Jaume Plensa’s Nomade at Antibes.
By constructing figures out of letters, Plensa’s work explores not only the human form, but also the role of language in the human experience. The figures are literally made out of the building blocks through which we communicate and describe emotion, both expressing the importance of language in the human experience and giving a physical, tangible form to language.
Many of his pieces, like Nomade, above, are built so that the viewer can walk inside of the piece. Very different from viewing a three-dimensional sculpture from afar, the viewer is now inhabiting the piece, having his experience of the work shaped both by the shape of his physical environment and by the language it is made out of, incomprehensible though it is.
The contemplative poses of many of his figures also suggests the artist’s interest in the role of language in reflection. While true meditation may be thought of as the absence of thought, by quite literally forming shapes out of letters, Plensa seems to emphasize the importance of language in giving shape to our inner monologues.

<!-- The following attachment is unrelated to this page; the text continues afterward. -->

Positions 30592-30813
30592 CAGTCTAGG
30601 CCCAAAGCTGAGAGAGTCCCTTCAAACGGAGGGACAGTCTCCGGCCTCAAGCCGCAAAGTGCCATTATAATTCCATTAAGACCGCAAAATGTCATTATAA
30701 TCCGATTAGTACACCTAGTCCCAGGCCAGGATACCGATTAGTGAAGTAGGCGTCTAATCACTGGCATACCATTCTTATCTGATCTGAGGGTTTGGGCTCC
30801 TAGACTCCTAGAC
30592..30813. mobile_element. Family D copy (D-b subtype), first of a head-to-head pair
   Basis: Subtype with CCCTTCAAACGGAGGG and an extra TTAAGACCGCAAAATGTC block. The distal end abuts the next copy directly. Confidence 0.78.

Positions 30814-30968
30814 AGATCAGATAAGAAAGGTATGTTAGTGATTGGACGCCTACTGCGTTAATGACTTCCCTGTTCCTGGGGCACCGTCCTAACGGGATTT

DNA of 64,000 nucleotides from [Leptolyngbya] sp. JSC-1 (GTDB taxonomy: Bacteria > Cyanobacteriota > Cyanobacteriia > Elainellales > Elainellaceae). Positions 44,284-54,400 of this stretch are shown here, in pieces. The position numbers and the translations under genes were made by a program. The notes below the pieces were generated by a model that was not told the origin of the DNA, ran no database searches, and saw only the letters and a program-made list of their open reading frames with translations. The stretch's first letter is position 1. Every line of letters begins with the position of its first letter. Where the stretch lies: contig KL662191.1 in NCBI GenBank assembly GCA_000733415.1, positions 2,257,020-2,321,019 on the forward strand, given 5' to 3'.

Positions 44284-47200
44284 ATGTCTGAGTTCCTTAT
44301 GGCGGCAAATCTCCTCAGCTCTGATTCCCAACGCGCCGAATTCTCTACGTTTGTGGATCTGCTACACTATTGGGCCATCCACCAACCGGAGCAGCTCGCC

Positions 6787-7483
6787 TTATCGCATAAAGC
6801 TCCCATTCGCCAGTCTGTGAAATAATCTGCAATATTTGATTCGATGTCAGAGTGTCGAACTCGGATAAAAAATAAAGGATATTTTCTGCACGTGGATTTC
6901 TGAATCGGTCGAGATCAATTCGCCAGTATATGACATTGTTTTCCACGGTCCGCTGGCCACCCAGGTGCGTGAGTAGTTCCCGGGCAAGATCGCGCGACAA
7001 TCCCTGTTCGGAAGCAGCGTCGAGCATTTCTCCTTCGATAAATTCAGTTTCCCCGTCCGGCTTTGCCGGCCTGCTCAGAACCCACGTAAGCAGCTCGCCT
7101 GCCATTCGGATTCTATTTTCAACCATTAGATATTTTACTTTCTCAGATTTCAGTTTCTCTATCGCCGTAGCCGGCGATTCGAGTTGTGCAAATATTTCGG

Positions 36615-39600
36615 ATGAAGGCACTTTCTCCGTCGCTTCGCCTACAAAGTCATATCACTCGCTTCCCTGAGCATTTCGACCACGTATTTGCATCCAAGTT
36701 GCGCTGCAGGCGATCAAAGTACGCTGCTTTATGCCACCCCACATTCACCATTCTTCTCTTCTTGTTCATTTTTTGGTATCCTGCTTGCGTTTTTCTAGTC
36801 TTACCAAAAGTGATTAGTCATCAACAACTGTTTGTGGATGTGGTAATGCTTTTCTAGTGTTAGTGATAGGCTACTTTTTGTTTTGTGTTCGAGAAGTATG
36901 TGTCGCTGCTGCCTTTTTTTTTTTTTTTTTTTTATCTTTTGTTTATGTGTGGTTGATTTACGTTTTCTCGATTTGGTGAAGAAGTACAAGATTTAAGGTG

In the Midst of Dreams, above, in which three ambiguously-gendered and race-less forms appear illuminated from within while in sleep, was described by the artist as an exploration of the centrality of dreams to the human experience and his own interest in the concept of a universal human race, democratized by common experiences like dreaming.
In Song of Songs, the artist constructed “walls” out of letters that, when read from top-to-bottom, form the classical poem of the same name, walls that guide the movement of and form “rooms” around the viewer as he experiences both his environment and the poem.
Interestingly, the letters are suspended rather than laid against an impermeable surface, meaning that while the sheets of letters form “walls” around the viewer, the walls are transparent, allowing a visual interactivity with the entire room while the viewer reads the poem that mimics the way one also brings outside experiences and reference points to the reading of poetry in more traditional mediums.
If you want to check out more of Plensa’s work, read about his Crown Fountain project in Chicago here